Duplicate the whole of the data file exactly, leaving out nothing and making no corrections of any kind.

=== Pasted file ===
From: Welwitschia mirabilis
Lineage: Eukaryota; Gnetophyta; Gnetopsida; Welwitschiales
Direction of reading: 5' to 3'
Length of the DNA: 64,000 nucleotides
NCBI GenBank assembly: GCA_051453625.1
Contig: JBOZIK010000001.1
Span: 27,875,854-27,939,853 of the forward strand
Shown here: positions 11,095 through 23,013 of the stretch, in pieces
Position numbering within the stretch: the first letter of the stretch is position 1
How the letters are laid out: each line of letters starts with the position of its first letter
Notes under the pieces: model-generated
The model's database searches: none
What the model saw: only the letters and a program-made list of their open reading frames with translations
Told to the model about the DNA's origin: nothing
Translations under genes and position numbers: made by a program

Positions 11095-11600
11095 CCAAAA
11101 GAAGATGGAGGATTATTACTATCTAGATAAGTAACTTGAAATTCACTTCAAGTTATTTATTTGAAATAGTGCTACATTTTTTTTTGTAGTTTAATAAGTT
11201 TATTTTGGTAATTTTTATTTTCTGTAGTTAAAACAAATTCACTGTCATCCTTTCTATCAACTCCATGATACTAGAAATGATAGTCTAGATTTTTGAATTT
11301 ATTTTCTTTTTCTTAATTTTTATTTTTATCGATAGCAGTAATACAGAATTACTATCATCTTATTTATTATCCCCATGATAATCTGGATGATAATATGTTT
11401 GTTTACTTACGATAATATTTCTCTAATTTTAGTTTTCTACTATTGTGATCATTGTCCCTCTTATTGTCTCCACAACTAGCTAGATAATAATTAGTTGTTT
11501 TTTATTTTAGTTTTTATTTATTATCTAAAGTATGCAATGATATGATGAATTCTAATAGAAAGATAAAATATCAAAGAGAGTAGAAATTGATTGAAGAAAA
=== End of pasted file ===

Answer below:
From: Welwitschia mirabilis
Lineage: Eukaryota; Gnetophyta; Gnetopsida; Welwitschiales
Direction of reading: 5' to 3'
Length of the DNA: 64,000 nucleotides
NCBI GenBank assembly: GCA_051453625.1
Contig: JBOZIK010000001.1
Span: 27,875,854-27,939,853 of the forward strand
Shown here: positions 11,095 through 23,013 of the stretch, in pieces
Position numbering within the stretch: the first letter of the stretch is position 1
How the letters are laid out: each line of letters starts with the position of its first letter
Notes under the pieces: model-generated
The model's database searches: none
What the model saw: only the letters and a program-made list of their open reading frames with translations
Told to the model about the DNA's origin: nothing
Translations under genes and position numbers: made by a program

Positions 11095-11600
11095 CCAAAA
11101 GAAGATGGAGGATTATTACTATCTAGATAAGTAACTTGAAATTCACTTCAAGTTATTTATTTGAAATAGTGCTACATTTTTTTTTGTAGTTTAATAAGTT
11201 TATTTTGGTAATTTTTATTTTCTGTAGTTAAAACAAATTCACTGTCATCCTTTCTATCAACTCCATGATACTAGAAATGATAGTCTAGATTTTTGAATTT
11301 ATTTTCTTTTTCTTAATTTTTATTTTTATCGATAGCAGTAATACAGAATTACTATCATCTTATTTATTATCCCCATGATAATCTGGATGATAATATGTTT
11401 GTTTACTTACGATAATATTTCTCTAATTTTAGTTTTCTACTATTGTGATCATTGTCCCTCTTATTGTCTCCACAACTAGCTAGATAATAATTAGTTGTTT
11501 TTTATTTTAGTTTTTATTTATTATCTAAAGTATGCAATGATATGATGAATTCTAATAGAAAGATAAAATATCAAAGAGAGTAGAAATTGATTGAAGAAAA